[9:00]Those that are most affected must be helped and we are doing all we can by shifting funds from other projects to seeds, fertilizers, and other inputs. We hope to get upto 120,000 Quintal and save our farmers. It is very difficult to recompense the loss of an oxen. It costs 25,000 to 30,000 birr, we don’t have money, and you can’t find an oxen to buy in Tigray at this time. So, what can we do? We need to find other alternatives to replace an Oxen. We have requested upto 350 million but we haven’t got any response yet. So what options do we have?
[10:00] As much as possible, we are trying to find ways of ploughing using tractors in some of the tractor suitable parts of Tigray. We need to do that and start seedling as soon as possible. Accordingly, around Qola raya upto 6000 hectares, around Adigudem 1000 hectares, the most damaged hawzen about 1000 hectares, Axum surroundings 3000 hectares, and around Shires and surroundings about 4000 hectares. So in total if we can plough about 15,000 hectares twice and we will need 120 million birr for this. If we try our best, and the government takes responsibility, and this is ploughed we can at least have some yield and seeds for next year. Preparing the land is therefore very challenging.
[11:00]So what can we do? As Tegaru, As Tigrayan that loves our country, this is not politics. Agriculture must start. So everyone must help the Tigrayan farmer be it monetarily or using their knowledge, in all that one can! All Tigrayan business people at home or abroad must support the Tigrayan farmer. Be it in terms of money or sharing tractors. If we can secure some funding we can even try to rent the tractors and plough the land. Otherwise, it will be very threatening. These are the steps we have taken so far. The other biggest problem is that, as I told you earlier, we don’t have the structure anymore upto Tabiya level. We don’t have any property. To restore this will need about 200 million and we don’t have that money.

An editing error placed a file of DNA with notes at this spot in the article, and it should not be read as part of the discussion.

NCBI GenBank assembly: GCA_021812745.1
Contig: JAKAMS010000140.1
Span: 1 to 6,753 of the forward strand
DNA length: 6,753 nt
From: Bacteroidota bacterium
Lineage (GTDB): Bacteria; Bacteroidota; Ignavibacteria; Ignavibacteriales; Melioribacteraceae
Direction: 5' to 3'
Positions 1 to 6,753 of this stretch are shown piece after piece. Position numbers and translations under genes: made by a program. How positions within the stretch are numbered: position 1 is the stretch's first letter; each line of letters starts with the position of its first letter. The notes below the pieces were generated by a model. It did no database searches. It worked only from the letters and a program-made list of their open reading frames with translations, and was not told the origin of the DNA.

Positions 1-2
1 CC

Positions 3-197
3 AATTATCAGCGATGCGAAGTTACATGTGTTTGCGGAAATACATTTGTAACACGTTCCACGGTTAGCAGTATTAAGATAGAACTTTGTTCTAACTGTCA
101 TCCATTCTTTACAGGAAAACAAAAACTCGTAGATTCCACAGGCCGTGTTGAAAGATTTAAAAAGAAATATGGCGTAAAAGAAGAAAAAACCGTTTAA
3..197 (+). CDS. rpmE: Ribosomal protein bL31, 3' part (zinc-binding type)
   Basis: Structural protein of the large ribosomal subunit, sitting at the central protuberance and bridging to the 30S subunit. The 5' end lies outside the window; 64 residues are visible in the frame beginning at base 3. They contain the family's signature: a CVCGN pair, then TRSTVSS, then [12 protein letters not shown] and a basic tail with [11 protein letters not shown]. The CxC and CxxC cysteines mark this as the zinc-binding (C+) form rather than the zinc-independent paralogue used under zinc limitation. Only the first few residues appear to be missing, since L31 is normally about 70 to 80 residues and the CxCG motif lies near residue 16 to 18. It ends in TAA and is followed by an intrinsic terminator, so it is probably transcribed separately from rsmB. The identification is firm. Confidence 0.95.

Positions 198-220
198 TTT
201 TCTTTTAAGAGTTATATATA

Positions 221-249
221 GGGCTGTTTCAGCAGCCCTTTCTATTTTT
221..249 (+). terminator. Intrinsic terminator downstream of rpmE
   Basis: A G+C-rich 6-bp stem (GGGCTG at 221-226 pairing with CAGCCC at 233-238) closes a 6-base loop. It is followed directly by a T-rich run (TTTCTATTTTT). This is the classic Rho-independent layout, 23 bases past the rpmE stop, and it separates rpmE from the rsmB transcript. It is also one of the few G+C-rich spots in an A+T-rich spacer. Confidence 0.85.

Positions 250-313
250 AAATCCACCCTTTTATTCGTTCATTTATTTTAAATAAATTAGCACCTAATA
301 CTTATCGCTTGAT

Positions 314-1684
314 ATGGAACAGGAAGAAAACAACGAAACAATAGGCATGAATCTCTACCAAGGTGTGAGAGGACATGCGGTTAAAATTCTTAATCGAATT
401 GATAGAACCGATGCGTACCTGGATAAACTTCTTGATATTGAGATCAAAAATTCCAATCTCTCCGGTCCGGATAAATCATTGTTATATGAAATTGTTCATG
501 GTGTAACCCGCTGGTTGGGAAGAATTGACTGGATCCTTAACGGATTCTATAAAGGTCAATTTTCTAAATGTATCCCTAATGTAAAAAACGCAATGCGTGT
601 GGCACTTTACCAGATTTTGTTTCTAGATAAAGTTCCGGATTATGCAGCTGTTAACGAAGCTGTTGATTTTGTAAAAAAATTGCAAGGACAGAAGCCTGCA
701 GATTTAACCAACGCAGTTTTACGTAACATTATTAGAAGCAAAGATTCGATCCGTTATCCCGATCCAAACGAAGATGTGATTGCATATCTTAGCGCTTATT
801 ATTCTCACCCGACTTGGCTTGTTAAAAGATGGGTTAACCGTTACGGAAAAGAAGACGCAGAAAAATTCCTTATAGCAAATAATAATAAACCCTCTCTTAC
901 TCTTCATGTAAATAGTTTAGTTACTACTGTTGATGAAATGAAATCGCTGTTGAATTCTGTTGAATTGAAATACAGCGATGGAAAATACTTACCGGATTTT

[12:00] So all our employees are saying that “this is our country and this is our people. We will walk on our feets to work even if we don’t have cars.” They are showing commitment. But to do this, we have security problems. The farmers also need to return to their farms, they need to feel the same to work on their land. Otherwise this will be difficult and the government needs to arrange that on its part. Our sector is preparing to do all that we can with our stakeholders. The other biggest problem is the rehabilitation work we have labored for 40 years and even received a global recognition for is reduced into nothing. All rehabilitated areas are being destroyed, trees cut, burned, and used for making charcoal.
[13:00] We can’t save it. We fell from global recognition to now below zero. It might take us another 50 years to return to where we were.We were not even able to pay for guards, which is the least that we could do, and most seedling centers have been destroyed and their employees unpaid for the last 5 months. At least, to save what is left, we need to communicate with the community elders and other stakeholders.